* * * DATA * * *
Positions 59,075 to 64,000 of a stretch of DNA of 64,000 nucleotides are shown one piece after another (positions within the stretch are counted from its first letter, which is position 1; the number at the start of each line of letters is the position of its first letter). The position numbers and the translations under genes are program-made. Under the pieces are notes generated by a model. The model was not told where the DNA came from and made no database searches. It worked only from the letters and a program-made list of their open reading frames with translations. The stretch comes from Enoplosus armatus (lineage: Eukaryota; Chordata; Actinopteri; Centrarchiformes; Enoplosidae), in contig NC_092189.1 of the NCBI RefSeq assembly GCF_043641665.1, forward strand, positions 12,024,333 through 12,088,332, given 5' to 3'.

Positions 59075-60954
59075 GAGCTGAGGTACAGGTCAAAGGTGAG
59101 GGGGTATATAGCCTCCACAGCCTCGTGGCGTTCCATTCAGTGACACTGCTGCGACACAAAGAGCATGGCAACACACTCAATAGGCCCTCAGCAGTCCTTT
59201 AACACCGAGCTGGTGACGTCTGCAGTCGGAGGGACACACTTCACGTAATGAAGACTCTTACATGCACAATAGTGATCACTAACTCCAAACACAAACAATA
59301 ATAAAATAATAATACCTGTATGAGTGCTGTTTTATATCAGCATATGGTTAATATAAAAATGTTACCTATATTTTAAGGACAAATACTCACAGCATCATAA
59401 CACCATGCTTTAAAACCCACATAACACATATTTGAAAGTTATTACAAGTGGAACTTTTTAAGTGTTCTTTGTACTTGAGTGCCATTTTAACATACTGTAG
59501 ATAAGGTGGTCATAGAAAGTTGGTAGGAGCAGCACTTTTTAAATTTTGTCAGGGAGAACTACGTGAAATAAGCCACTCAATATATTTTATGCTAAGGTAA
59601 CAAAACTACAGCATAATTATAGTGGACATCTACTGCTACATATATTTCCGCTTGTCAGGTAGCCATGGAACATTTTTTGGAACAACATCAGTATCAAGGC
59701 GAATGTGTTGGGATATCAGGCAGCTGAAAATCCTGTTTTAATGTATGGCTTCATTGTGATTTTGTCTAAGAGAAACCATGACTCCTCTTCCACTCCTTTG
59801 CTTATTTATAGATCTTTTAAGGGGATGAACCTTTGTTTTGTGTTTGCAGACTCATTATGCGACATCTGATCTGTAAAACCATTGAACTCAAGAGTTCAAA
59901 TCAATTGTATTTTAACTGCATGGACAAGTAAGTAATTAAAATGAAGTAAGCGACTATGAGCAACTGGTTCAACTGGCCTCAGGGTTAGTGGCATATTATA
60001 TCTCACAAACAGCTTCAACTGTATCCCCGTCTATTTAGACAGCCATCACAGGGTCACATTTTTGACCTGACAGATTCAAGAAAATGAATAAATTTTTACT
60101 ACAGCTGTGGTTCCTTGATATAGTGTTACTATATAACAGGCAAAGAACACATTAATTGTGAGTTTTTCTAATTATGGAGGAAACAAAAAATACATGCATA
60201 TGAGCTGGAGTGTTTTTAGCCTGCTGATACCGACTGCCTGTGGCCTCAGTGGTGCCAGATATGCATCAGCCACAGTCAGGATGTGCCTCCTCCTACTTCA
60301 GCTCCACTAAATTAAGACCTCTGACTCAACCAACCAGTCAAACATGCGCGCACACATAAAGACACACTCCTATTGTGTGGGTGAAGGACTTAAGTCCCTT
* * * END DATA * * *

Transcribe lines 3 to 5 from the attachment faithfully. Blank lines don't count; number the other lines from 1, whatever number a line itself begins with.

59075 GAGCTGAGGTACAGGTCAAAGGTGAG
59101 GGGGTATATAGCCTCCACAGCCTCGTGGCGTTCCATTCAGTGACACTGCTGCGACACAAAGAGCATGGCAACACACTCAATAGGCCCTCAGCAGTCCTTT
59201 AACACCGAGCTGGTGACGTCTGCAGTCGGAGGGACACACTTCACGTAATGAAGACTCTTACATGCACAATAGTGATCACTAACTCCAAACACAAACAATA